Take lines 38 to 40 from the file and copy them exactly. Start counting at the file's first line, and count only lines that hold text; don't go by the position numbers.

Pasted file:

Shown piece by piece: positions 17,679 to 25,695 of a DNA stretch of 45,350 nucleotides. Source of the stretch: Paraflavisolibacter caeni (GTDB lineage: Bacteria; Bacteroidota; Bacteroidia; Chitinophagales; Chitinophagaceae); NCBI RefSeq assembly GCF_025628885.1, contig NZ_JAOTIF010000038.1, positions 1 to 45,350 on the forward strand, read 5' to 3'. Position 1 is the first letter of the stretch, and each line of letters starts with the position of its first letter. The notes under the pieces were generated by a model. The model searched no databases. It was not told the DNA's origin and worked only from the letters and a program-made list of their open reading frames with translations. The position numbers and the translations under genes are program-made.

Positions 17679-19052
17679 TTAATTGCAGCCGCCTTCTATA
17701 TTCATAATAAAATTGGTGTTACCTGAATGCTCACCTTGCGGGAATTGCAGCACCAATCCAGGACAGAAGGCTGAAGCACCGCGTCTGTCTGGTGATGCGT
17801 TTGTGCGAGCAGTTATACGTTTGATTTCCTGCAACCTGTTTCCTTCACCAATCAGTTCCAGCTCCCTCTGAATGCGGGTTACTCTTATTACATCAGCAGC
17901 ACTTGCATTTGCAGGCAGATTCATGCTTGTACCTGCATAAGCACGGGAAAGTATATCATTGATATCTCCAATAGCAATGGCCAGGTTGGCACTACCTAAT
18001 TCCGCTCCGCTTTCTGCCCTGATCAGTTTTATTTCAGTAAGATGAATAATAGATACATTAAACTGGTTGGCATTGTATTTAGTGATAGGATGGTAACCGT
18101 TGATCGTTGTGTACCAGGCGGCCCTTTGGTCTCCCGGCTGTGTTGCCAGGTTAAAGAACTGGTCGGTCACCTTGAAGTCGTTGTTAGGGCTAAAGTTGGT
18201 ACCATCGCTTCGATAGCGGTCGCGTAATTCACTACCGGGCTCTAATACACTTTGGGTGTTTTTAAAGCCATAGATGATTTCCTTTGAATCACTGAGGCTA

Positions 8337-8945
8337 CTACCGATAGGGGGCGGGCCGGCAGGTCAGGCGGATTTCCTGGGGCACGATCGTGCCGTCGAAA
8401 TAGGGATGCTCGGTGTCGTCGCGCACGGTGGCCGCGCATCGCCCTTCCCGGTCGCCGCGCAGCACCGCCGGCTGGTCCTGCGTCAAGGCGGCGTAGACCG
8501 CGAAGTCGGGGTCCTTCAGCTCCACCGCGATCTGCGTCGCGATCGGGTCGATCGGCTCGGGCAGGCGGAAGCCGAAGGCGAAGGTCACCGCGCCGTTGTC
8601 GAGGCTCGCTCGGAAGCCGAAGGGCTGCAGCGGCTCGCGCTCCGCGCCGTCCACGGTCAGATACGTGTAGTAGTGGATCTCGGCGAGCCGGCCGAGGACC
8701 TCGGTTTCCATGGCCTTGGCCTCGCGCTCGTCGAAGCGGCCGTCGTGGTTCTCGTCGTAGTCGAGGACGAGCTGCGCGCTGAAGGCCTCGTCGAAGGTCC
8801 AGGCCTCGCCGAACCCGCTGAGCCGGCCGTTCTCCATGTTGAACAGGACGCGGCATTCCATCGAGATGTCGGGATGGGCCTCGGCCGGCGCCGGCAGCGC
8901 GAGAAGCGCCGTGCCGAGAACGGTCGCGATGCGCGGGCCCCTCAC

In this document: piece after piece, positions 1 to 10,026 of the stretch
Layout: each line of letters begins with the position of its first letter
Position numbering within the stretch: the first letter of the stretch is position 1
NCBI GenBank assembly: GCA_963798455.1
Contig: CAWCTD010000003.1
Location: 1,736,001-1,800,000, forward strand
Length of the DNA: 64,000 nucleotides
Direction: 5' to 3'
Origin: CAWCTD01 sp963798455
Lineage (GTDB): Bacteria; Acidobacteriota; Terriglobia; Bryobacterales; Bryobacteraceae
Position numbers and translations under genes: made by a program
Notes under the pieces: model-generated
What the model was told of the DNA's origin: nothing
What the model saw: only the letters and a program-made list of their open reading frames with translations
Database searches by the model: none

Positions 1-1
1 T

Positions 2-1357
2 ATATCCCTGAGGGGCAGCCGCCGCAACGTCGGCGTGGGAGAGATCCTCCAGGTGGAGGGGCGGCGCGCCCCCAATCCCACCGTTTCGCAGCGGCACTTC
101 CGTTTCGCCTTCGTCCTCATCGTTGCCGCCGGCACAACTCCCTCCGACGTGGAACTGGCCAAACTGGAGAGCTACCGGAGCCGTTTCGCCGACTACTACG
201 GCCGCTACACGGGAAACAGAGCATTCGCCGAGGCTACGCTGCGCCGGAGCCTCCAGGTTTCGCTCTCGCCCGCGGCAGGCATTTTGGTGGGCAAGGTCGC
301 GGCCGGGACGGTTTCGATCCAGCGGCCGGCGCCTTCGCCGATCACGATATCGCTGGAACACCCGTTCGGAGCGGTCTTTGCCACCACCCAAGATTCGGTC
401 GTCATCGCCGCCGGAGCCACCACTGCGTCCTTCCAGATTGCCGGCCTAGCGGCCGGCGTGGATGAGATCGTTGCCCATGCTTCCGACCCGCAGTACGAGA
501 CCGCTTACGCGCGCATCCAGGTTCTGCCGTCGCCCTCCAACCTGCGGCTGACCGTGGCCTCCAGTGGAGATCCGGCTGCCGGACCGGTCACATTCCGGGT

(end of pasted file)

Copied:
201 GCCGCTACACGGGAAACAGAGCATTCGCCGAGGCTACGCTGCGCCGGAGCCTCCAGGTTTCGCTCTCGCCCGCGGCAGGCATTTTGGTGGGCAAGGTCGC
301 GGCCGGGACGGTTTCGATCCAGCGGCCGGCGCCTTCGCCGATCACGATATCGCTGGAACACCCGTTCGGAGCGGTCTTTGCCACCACCCAAGATTCGGTC
401 GTCATCGCCGCCGGAGCCACCACTGCGTCCTTCCAGATTGCCGGCCTAGCGGCCGGCGTGGATGAGATCGTTGCCCATGCTTCCGACCCGCAGTACGAGA